What I liked about the C588 was the turntable’s tonal balance. That is, bass was a strong – although never too dominant – part of the general soundstage and its addition gave the track a well-rounded flavour.
It’s easy for turntables at this price point to do one thing well. Hence, the RPM3 from Pro-Ject likes to focus more on the upper frequencies. Turntables from Thorens at this price point prefer to emphasise the lower frequencies. There are not many designs around this price tag that get the tonal balance right. Funk Firm’s Gett! is one that does spring to mind.
The NAD C588 is also one of the few successful designs that achieve this worthy position and it’s a bit of a shock, I have to say. NAD isn’t a turntable specialist. You can see that by the parts it’s used to build the thing. That said, there is obvious design talent in the company and it has been utilised to some success to properly voice this deck. And good on the team, I say. They’ve done a grand job.
The bass tonality is aided by the solid plinth, the rigidity of the tonearm and the headshell. The plinth does aid bass but the lowering of intrusive and veiling noise is more related to that tonearm. Once again, the superior sound quality (or otherwise) of a turntable priced at under £1,000 pivots around the basic design of the tonearm. So little credit is given to tonearms but they really are critical pieces of kit. This is why Rega does so well in the budget realm. Because it designs and produces a good quality tonearm, it’s the core of its sound. The NAD 588 relies upon its tonearm to provide low noise and midrange clarity. The clarity is a significant part of all that’s good about the C588. The vocal diction was enhanced because of that self-same tonearm design. My reference was an excellent RPM3. It offered a better quality cartridge but inferior tonearm. The NAD C588 had an inferior cartridge but superior tonearm. The NAD had the upper hand in terms of sonics. It was £100 more expensive, I have to say but the general theory held sway. The tonearm was the feature item here.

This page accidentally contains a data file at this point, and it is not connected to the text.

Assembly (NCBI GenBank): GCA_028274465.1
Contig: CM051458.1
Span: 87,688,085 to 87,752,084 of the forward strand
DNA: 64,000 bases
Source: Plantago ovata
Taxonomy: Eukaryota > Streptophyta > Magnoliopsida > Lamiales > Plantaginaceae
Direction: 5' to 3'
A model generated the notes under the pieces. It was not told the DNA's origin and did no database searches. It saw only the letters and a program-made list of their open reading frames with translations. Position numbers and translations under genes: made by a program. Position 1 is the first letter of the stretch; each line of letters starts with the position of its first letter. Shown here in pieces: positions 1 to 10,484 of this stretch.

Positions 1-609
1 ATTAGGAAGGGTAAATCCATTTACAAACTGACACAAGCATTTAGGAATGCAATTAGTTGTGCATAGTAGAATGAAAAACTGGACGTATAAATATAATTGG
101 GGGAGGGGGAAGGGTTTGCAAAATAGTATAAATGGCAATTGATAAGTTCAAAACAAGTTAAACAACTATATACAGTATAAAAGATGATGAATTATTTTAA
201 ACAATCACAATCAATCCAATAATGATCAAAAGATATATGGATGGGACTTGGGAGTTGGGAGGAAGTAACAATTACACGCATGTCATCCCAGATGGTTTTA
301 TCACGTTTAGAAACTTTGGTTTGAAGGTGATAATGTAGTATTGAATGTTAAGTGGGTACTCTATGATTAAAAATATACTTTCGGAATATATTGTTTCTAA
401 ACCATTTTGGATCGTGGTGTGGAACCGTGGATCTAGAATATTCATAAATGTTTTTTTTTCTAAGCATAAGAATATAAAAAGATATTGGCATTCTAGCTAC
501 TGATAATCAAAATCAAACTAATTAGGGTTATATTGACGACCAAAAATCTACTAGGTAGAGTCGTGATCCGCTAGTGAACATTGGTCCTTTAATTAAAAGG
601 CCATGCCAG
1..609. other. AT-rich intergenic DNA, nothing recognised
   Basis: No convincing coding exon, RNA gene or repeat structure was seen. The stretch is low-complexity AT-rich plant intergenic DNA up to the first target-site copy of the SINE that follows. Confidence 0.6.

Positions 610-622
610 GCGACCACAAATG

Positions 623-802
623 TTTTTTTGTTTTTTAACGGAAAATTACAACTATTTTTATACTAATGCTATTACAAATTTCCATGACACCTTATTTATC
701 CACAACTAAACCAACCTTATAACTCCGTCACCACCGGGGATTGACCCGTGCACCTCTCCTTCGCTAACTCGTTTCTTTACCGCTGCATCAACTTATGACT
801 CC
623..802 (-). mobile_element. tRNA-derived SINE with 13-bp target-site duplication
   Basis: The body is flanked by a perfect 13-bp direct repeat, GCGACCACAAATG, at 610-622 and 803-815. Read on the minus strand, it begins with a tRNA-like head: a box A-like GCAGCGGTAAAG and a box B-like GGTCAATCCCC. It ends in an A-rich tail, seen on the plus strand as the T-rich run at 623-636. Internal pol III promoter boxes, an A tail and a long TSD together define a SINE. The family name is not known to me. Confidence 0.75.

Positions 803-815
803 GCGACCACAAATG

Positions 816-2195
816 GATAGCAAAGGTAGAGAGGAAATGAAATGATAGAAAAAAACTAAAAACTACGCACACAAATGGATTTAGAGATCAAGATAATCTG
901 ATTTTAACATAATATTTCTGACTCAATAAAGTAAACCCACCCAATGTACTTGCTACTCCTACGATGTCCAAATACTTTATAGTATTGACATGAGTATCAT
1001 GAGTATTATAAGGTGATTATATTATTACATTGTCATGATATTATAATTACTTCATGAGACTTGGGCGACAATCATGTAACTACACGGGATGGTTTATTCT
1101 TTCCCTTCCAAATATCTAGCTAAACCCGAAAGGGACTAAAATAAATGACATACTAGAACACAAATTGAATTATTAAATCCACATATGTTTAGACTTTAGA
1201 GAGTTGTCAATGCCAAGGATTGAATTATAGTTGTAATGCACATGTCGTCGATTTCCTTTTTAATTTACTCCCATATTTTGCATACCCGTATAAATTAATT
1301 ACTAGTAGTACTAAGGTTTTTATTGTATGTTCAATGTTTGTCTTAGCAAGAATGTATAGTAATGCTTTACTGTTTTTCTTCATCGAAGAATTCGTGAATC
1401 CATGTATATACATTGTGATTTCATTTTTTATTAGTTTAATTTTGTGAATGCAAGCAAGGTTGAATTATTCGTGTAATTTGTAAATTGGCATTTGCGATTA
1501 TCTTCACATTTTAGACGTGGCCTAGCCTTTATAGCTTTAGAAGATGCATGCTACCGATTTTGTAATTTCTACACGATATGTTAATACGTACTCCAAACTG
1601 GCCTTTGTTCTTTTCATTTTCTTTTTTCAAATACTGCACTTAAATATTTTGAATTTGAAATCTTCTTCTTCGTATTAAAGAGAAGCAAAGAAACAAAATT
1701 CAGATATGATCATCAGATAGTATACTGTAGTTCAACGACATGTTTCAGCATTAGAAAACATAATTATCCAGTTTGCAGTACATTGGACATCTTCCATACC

I turned to Nancy Sinatra and It’s Such a Pretty World Today from Country, My Way (Reprise) and again, experienced the general low noise presentation across the soundstage which enhanced the air and space around the same. The lowering of the noise enhanced the timing from each instrument which meant that each musician sounded more relaxed and at ease with the tasks in hand. The end result? Music seemed to flow easily with no stress or tension. Sinatra’s vocal was again clear, open and well enunciated while there was plenty of yummy detail on offer from the complex piano, acoustic guitar and cymbal strikes.
The NAD C588 is another one of NAD’s turntable-by-numbers releases and you would think that such an approach would only lead to disaster. Far from it. The NAD staffers know hi-fi and even when using someone else’s turntable parts, they have created a damn good turntable here, adding a NAD flavour to it that offers a basically neutral, certainly balanced and well presented turntable offering clarity and lots of detail. Frankly, the NAD C588 is a little cracker.
NAD C588 TURNTABLE
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GOOD: detail, midrange clarity, build quality, tonearm design, tonal balance